Stage set for DWG KIA-Gen.G showdown in LCK finals
The 2021 League of Legends Champions Korea Spring Split playoffs are winding down, with only the finals remaining.
Here's how the action has gone so far.
On Wednesday evening, Hanwha Life Esports, who finished third in the regular season, kicked off the postseason by scraping together a thoroughly unconvincing 3-2 victory over sixth-place Nongshim RedForce to advance past the first round.
The match had been expected to be a blowout, with 87 percent of fan predictions leaning toward Hanwha Life. Expert opinions followed the same lines — on an episode of the LCK Global official podcast, "The POG State," all four of the league's English commentators called Nongshim's chances dire, forecasting an easy victory for HLE.
Nongshim, however, outperformed expectations across the board, whereas Hanwha Life's Kim "Deft" Hyeok-gyu looked subpar the entire night.
The match went down to the wire, and had it not been for substitute jungler Park "Arthur" Mir, who came off the bench for Game 5 and put on a heroic 4/0/11 display on Hecarim, Hanwha Life may not have been able to close.
On Thursday, fourth-place T1 — who had been looking unstoppable as of late, bouncing back dramatically from their woeful season start to lead the league in most early-game performance indicators — extended their strong run of form by smashing past rookie squad DRX, who had finished the regular season in fifth, 3-1.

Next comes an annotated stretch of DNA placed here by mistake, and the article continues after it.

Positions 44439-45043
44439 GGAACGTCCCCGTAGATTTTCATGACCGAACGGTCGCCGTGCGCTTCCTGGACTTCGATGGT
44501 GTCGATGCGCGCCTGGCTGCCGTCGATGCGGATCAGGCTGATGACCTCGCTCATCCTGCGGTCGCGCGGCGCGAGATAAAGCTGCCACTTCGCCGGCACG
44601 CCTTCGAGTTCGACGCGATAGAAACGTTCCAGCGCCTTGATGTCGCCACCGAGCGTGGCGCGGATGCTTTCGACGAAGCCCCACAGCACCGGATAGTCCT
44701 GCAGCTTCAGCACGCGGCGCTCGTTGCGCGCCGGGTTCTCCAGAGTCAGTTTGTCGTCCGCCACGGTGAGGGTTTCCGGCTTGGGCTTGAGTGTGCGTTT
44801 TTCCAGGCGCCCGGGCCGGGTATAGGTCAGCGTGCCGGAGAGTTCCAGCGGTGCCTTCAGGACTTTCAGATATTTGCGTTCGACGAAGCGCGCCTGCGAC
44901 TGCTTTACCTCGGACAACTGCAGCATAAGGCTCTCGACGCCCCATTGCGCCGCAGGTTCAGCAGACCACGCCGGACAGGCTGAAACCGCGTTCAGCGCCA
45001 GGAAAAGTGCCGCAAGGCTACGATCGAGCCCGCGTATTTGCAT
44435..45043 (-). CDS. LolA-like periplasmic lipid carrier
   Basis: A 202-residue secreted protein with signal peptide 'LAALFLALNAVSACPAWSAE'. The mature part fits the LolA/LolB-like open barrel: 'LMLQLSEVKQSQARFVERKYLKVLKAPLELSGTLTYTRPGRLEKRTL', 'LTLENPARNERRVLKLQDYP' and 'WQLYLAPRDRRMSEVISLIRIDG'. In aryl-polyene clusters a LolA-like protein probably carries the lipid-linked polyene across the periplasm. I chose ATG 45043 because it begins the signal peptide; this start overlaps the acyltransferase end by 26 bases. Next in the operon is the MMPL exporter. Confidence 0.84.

Most fans and analysts saw the blowout coming: Prior to the series, all 11 LCK on-air talent predicted T1 would advance.
Pre-match assessments had focused on the mismatch in the bottom lane, as well as the dizzying gap in experience between T1's veterans and DRX's rookies. Both concerns were later validated on the rift — as the series progressed, Park "Teddy" Jin-sung and Ryu "Keria" Min-seok began running circles around DRX's bottom duo, while Song "Solka" Soo-hyung increasingly struggled to keep up with Lee "Faker" Sang-hyeok's tempo.
The brackets for the second round were finalized the same evening, when first-place DWG KIA exercised their right as the top-ranked team to choose HLE as their opponent in Round 2, thus sending T1 to face second-place Gen.G.
On Saturday, reigning world champions DWG KIA secured their spot in the finals by comfortably dismantling Hanwha Life 3-0. HLE came into the match with some fresh strategies despite having had less than three days to prepare, but as expected, such curveballs proved ineffective against the best team in the world.
HLE did prove their mettle by grabbing an early lead in all three games — large ones, in fact, in Games 2 and 3 — but DWG KIA were able to bounce back no matter the deficit, thanks to their refined macro and unparalleled understanding of compositional power spikes.
Individual form was a deciding factor in the series.
While Arthur surprisingly held his own against regular-season MVP Kim "Canyon" Gun-bu, HLE's usual one-two punch of Chovy and Kim "Deft" Hyeok-gyu showed uncharacteristically poor displays, and neither Morgan nor Oh "Vsta" Hyo-seong could step up to the occasion.